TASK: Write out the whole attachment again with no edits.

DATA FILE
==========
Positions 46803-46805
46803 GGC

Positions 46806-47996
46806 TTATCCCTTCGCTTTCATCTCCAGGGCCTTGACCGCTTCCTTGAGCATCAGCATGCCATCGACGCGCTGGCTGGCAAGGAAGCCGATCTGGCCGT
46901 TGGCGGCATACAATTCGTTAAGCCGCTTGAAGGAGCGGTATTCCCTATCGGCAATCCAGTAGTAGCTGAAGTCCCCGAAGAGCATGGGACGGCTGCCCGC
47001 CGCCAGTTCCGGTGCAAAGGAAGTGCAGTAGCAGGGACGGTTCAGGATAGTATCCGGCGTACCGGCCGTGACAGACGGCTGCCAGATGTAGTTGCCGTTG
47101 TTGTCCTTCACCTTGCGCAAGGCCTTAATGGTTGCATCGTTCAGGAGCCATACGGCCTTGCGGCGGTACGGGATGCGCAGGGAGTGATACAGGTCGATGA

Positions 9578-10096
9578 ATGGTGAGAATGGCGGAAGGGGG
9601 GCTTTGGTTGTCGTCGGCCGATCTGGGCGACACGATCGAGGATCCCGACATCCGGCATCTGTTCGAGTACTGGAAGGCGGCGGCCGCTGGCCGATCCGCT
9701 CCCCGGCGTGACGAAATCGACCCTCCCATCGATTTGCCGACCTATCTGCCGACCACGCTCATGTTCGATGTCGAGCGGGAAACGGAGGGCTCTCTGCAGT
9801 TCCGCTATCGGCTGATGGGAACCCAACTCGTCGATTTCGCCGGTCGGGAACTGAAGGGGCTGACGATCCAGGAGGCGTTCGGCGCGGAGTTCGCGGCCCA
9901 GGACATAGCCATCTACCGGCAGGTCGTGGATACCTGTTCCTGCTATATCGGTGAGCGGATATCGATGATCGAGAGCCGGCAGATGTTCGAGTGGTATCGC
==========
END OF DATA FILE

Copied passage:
Positions 46803-46805
46803 GGC

Positions 46806-47996
46806 TTATCCCTTCGCTTTCATCTCCAGGGCCTTGACCGCTTCCTTGAGCATCAGCATGCCATCGACGCGCTGGCTGGCAAGGAAGCCGATCTGGCCGT
46901 TGGCGGCATACAATTCGTTAAGCCGCTTGAAGGAGCGGTATTCCCTATCGGCAATCCAGTAGTAGCTGAAGTCCCCGAAGAGCATGGGACGGCTGCCCGC
47001 CGCCAGTTCCGGTGCAAAGGAAGTGCAGTAGCAGGGACGGTTCAGGATAGTATCCGGCGTACCGGCCGTGACAGACGGCTGCCAGATGTAGTTGCCGTTG
47101 TTGTCCTTCACCTTGCGCAAGGCCTTAATGGTTGCATCGTTCAGGAGCCATACGGCCTTGCGGCGGTACGGGATGCGCAGGGAGTGATACAGGTCGATGA

Positions 9578-10096
9578 ATGGTGAGAATGGCGGAAGGGGG
9601 GCTTTGGTTGTCGTCGGCCGATCTGGGCGACACGATCGAGGATCCCGACATCCGGCATCTGTTCGAGTACTGGAAGGCGGCGGCCGCTGGCCGATCCGCT
9701 CCCCGGCGTGACGAAATCGACCCTCCCATCGATTTGCCGACCTATCTGCCGACCACGCTCATGTTCGATGTCGAGCGGGAAACGGAGGGCTCTCTGCAGT
9801 TCCGCTATCGGCTGATGGGAACCCAACTCGTCGATTTCGCCGGTCGGGAACTGAAGGGGCTGACGATCCAGGAGGCGTTCGGCGCGGAGTTCGCGGCCCA
9901 GGACATAGCCATCTACCGGCAGGTCGTGGATACCTGTTCCTGCTATATCGGTGAGCGGATATCGATGATCGAGAGCCGGCAGATGTTCGAGTGGTATCGC